Evaluation of Diffusion Tensor Imaging and Fluid Based Biomarkers in a Large Animal Trial of Cyclosporine in Focal Traumatic Brain Injury
JOURNAL OF NEUROTRAUMA | NOVEMBER 15, 2020
Karlsson M, Yang Z, Chawla S, Delso N, Pukenas B, Elmér E, Hugerth M, Margulies S, Ehinger JK, Hansson MJ, Wang KKW and Kilbaugh TJ.
J Neurotrauma. 2020 Nov 15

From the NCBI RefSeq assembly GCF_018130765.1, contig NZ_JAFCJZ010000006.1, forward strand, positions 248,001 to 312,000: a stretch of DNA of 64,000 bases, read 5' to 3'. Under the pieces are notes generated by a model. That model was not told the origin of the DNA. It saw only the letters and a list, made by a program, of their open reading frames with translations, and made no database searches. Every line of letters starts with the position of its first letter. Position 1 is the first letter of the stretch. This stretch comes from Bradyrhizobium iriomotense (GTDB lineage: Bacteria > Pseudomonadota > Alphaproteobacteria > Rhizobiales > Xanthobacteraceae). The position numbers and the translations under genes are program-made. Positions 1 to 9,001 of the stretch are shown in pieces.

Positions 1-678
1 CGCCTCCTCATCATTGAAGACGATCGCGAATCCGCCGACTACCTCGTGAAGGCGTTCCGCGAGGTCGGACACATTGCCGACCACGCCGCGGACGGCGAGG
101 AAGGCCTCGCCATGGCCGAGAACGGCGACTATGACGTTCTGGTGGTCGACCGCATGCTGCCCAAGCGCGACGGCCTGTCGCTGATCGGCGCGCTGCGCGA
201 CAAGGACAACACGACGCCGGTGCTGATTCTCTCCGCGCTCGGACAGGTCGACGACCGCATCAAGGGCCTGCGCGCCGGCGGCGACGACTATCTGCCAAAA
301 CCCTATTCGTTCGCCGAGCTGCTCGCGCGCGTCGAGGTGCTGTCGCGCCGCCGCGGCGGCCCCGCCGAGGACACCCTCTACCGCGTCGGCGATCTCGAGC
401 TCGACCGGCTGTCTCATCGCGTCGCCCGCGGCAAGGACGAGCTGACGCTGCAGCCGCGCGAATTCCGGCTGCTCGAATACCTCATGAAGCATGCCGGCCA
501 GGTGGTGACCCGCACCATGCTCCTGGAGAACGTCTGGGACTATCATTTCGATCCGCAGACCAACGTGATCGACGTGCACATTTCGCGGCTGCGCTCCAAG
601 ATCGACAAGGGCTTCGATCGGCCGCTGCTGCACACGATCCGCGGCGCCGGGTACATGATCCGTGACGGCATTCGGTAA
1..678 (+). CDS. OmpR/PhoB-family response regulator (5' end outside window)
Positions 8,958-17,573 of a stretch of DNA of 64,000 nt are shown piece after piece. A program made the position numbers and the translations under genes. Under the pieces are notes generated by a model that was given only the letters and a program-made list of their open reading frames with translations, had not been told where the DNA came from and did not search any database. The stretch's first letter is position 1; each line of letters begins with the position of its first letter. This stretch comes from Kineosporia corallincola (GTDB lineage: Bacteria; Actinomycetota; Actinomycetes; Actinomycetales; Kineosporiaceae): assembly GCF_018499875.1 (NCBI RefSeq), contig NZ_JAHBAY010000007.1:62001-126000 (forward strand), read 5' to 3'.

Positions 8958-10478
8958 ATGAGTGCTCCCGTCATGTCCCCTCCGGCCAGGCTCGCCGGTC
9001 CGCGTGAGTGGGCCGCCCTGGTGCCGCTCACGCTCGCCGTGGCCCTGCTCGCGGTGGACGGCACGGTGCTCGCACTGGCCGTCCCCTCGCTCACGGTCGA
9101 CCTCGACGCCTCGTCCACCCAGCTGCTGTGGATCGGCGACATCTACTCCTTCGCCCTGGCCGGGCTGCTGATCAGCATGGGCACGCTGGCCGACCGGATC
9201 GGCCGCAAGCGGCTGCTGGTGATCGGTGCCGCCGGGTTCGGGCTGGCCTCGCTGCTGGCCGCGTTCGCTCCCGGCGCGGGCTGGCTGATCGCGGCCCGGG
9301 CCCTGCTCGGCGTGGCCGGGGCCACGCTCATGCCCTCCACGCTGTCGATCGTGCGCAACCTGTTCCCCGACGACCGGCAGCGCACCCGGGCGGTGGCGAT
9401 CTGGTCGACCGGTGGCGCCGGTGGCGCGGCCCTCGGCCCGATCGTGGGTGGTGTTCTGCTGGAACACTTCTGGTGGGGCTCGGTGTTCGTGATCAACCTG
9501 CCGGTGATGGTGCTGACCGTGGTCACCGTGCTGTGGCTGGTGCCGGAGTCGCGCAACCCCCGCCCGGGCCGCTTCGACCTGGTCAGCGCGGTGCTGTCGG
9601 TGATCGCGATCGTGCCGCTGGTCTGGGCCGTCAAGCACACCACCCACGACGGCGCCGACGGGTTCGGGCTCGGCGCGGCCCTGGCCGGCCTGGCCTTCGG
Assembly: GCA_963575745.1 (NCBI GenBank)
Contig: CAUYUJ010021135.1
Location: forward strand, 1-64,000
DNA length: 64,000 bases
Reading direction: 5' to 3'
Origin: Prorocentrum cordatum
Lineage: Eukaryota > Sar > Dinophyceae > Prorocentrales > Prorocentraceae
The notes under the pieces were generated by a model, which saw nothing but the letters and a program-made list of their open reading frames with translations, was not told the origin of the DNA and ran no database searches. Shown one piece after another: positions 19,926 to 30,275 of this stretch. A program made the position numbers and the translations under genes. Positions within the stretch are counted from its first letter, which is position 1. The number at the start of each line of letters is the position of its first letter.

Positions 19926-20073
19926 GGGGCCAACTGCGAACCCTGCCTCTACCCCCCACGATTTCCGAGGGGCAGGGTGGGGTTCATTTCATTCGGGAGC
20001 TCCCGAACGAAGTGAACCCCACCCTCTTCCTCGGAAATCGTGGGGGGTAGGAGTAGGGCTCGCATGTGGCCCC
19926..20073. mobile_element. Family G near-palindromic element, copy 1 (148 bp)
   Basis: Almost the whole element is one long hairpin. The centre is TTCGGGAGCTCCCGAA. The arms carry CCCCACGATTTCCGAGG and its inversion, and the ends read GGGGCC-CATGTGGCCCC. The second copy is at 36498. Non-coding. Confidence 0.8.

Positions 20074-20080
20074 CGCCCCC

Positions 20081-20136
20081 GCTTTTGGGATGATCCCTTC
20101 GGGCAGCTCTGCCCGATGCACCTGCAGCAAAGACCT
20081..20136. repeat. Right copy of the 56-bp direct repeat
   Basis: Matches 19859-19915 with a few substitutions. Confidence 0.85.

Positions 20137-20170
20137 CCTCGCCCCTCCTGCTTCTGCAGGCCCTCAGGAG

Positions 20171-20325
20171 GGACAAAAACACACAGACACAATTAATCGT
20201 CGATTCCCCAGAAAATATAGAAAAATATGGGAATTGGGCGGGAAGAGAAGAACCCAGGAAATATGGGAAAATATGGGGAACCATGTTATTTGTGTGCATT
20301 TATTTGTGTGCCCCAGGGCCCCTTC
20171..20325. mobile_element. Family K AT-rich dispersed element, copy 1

All phase III trials evaluating medical treatments for Traumatic Brain Injury (TBI), performed to date, have failed. To facilitate future success there is a need for novel outcome metrics that can bridge preclinical studies to clinical proof of concept trials. Our objective was to assess Diffusion Tensor Imaging (DTI) and biofluid-based biomarkers as efficacy outcome metrics in a large animal study evaluating the efficacy of cyclosporine in TBI. This work builds upon our previously published study that demonstrated a reduced volume of injury by 35% with cyclosporine treatment based on magnetic resonance imaging (MRI) results. A focal contusion injury was induced in piglets using a controlled cortical impact (CCI) device. Cyclosporine in a novel cremophor/kolliphor EL-free lipid emulsion, NeuroSTAT, was administered by continuous intravenous infusion for 5 days. The animals underwent DTI on day 5. Glial Fibrillary Acidic Protein (GFAP), as a measure of astroglia injury, and Neurofilament Light (NF-L), as a measure of axonal injury, were measured in blood on day 1, 2 and 5, and in cerebrospinal fluid (CSF) on day 5 post-injury. Normalized fractional anisotropy (FA) was significantly (p=0.027) higher in in the treatment group, indicating preserved tissue integrity with treatment. For the biomarkers, we observed a statistical trend of a decreased level of NF-L in CSF (p=0.051), in the treatment group relative to placebo, indicating less axonal injury. Our findings suggest that DTI, and possibly CSF NF-L, may be feasible as translational endpoints assessing neuroprotective drugs in TBI.
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